"This will help it all go down nicely," Yoon reassured his well-fed guests. Typically served at formal dinners, the dessert apparently functions as a digestive aid.
The day was hot, and glasses of chilled barley tea were welcome. At Korean markets, the roasted barley is sold in packets like ordinary tea bags.
Yoon also poured wines that he felt would stand up to vibrant flavors. "I didn't want to use sake or soju [a Korean brandy distilled from sweet potatoes] because they are higher in alcohol," he says. He had selected the 1997 Paolo Caccese Traminer Aromatico, which is a dry, spicy Italian Gewurztraminer, and two roses, the 1997 Regaleali Rosato from Italy, and, from California's Central Coast, the 1998 Jory "La Nina Cienega Valley" Dry Pink Wine.
Yoon had eliminated some of his favorite Korean dishes from the menu because they are more suitable to winter. One is the short rib soup, galbi tang. "It's unbelievable," he says. He describes bibim naengmyun, cold buckwheat noodles mixed with chiles and pickles with similar enthusiasm: It's "to die for," he says. "I love Japanese soba, but this is the 10th power in terms of flavor."
The fusion touches at Michael's have mostly used the more familiar Japanese flavors, not Korean, but this may change; owner Michael McCarty is now asking Yoon to cook Korean food for him. "He loves all kinds of food. He's a great inspiration," the young chef says.
Yoon feels that the public at large is ready to take up Korean food too. "Korean barbecue is really taking off," he says. "It'll have its time. It's getting there."
Yoon will teach "The Art of Asian Fusion" Sept. 27 at Sur La Table in Santa Monica, 301 Wilshire Blvd. (310) 395-0390, and Oct. 4 at the Newport Beach Sur La Table, 832 Avocado Ave. (949) 640-0200. Both classes begin at 6:30 p.m. The price is $45. Advance reservations are required and can be made by calling either store.
Barbecued Rib Eye (Bulgogi)
Active Work and Total Preparation Time: 30 minutes plus 2 hours chilling time and 3 hours marinating time
Purchase thinly sliced beef rib-eye at a Korean market. Sang Yoon suggests cooking the beef using a bulgogi. If you don't have one, use a stovetop grill pan.
1/2 cup soy sauce
1/2 cup mirin (sweet rice wine)
1/4 cup sake
1/4 cup sugar
1 1/2 tablespoons sesame oil
1 teaspoon toasted sesame seeds
1 Asian pear, peeled and grated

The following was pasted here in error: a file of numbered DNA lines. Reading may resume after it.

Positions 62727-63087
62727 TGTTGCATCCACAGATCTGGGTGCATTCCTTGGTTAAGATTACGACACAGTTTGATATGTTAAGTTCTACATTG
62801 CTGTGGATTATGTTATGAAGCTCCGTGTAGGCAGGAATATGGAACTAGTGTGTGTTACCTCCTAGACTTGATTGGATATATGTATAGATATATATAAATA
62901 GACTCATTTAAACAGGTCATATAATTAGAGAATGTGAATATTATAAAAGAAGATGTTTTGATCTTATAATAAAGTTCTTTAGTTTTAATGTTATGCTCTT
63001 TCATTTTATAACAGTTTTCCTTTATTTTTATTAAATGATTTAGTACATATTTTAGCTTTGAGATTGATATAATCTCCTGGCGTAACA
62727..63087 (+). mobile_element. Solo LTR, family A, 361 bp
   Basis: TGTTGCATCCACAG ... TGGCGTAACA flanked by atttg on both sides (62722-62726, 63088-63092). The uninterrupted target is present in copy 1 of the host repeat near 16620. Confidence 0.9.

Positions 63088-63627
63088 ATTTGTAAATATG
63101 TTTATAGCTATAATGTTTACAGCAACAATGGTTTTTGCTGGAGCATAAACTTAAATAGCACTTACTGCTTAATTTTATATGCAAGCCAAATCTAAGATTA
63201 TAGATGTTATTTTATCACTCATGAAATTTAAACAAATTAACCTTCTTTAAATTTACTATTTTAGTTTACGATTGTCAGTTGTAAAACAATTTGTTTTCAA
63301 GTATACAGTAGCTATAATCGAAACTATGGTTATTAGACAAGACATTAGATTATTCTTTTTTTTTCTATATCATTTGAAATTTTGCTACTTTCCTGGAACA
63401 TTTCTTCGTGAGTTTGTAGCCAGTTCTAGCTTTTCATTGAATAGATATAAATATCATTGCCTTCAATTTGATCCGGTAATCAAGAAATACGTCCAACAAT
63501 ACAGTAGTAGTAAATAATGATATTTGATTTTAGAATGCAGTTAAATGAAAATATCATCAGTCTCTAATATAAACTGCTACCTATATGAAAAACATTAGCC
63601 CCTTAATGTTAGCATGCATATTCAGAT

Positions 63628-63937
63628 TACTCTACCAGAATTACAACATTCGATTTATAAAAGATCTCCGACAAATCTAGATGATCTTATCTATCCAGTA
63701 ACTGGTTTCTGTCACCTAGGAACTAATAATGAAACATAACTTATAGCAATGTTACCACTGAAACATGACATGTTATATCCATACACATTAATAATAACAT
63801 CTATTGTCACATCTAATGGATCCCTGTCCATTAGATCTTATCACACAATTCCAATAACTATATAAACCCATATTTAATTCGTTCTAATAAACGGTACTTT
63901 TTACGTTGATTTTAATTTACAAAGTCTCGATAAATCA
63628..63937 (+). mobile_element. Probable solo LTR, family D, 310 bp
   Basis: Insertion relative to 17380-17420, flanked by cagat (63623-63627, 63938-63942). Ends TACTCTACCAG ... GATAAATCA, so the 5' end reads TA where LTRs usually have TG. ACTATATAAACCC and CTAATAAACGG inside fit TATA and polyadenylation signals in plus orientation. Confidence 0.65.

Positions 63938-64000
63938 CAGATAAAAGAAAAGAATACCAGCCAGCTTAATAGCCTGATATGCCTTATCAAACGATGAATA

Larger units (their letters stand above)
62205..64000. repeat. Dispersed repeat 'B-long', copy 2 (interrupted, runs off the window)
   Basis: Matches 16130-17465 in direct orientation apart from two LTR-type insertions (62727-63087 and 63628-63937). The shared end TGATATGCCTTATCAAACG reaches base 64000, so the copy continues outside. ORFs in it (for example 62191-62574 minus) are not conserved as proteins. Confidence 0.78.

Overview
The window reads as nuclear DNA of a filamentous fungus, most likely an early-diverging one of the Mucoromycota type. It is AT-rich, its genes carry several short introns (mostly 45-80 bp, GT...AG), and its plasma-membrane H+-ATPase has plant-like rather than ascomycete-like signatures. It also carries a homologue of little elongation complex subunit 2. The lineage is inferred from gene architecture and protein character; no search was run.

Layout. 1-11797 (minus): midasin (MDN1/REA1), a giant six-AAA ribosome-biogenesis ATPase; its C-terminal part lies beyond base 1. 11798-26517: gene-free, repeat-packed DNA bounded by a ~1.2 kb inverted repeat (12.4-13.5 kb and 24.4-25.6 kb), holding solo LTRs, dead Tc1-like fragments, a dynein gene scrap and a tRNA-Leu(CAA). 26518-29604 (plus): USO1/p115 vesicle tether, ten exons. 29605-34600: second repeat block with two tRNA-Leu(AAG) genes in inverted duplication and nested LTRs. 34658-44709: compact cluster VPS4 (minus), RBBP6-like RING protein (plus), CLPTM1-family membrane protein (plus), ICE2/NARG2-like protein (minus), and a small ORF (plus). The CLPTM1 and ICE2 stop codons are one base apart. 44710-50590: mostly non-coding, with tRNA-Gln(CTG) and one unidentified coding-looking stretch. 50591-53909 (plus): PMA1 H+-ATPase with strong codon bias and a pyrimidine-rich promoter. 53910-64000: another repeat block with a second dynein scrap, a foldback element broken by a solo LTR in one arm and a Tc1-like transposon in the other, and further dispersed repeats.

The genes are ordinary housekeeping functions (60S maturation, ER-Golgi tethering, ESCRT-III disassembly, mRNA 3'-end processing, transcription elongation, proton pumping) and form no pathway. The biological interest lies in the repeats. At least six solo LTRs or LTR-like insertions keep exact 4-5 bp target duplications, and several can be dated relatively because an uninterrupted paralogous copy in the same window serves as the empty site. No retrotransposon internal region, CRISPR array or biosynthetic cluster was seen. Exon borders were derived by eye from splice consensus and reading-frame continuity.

3 tablespoons chopped garlic
3 green onions, chopped
1 (1/2-inch) piece ginger root, grated
1/2 teaspoon pepper
* Combine soy sauce, mirin, sake, sugar, sesame oil, sesame seeds, pear, garlic, onions, ginger root and pepper and chill 2 hours.
BEEF 2 pounds thinly sliced beef rib eye
* Add meat to marinade, cover and refrigerate 3 to 4 hours.
* Drain meat, discarding marinade. Place beef on bulgogi grill pan set over hot coals or on bulgogi grill pan for stove set over medium-high heat. Cook until meat is browned on both sides and cooked through, 3 to 10 minutes, depending on thickness of slices. 4 servings. Each serving: 386 calories; 658 mg sodium; 100 mg cholesterol; 19 grams fat; 16 grams carbohydrates; 36 grams protein; 0.79 gram fiber.
Steamed Korean Dumplings in Mushroom Broth
Active Work Time: 1 hour 30 minutes * Total Preparation Time: 3 hours 10 minutes plus 12 to 18 hours chilling time
3 quarts water
1 pound beef brisket
1/2 pound daikon, cubed
6 cloves garlic
1/2 onion, sliced
1/4 pound fresh shiitake mushrooms
* Place water, brisket, daikon, garlic and onion in Dutch oven. Cover and simmer over low heat 1 hour.
* Add shiitake and simmer 20 minutes. Strain broth into bowl, slicing some mushrooms for optional garnish and discarding solids (brisket may be saved for another use.) Cool broth to room temperature. Cover and refrigerate overnight.
1 tablespoon water
* Grease skillet lightly with oil. Beat eggs with water. Pour into skillet in thin layer. Cook until set. Turn and cook top briefly. remove and cool. Cut in thirds, shred crosswise and reserve.
1/2 pound ground beef (15% to 20% fat)
1/4 pound ground pork
1/2 cup firm tofu, crumbled
10 cloves garlic, chopped
1 (1-inch) piece ginger root, grated
2 bunches green onions, chopped
1 1/2 brown onions, chopped
1/4 head nappa cabbage, chopped
1 (12-ounce) package square won ton wrappers
Green onion tops, sliced
* Combine beef, pork, tofu, garlic, ginger root, green onions, brown onions and eggs in large bowl.
* In separate bowl, mix cabbage with 3/4 cup sea salt. Cover and let stand 20 minutes.
* Place cabbage in colander and rinse under cold running water to remove salt. With hands, squeeze moisture from cabbage; cabbage should be as dry as possible. Add cabbage to meat mixture and stir well. Season with 1 tablespoon salt.
* Moisten inside of won ton wrapper with warm water. Place about 1 teaspoon filling in center of wrapper. Fold 2 opposite points to meet at center. Fold remaining points toward center and wrap around sealed points to enclose filling completely. Repeat with remaining wrappers.
* Line steamer rack with cheesecloth to prevent dumplings from sticking. Place dumplings on rack and steam over simmering water 10 minutes.
* As dumplings steam, skim fat from broth. Heat, adding salt to taste just before serving.
* To serve, place 4 to 5 dumplings in individual bowls, add 1 cup broth and garnish with reserved mushrooms, Egg Pancake and green onions.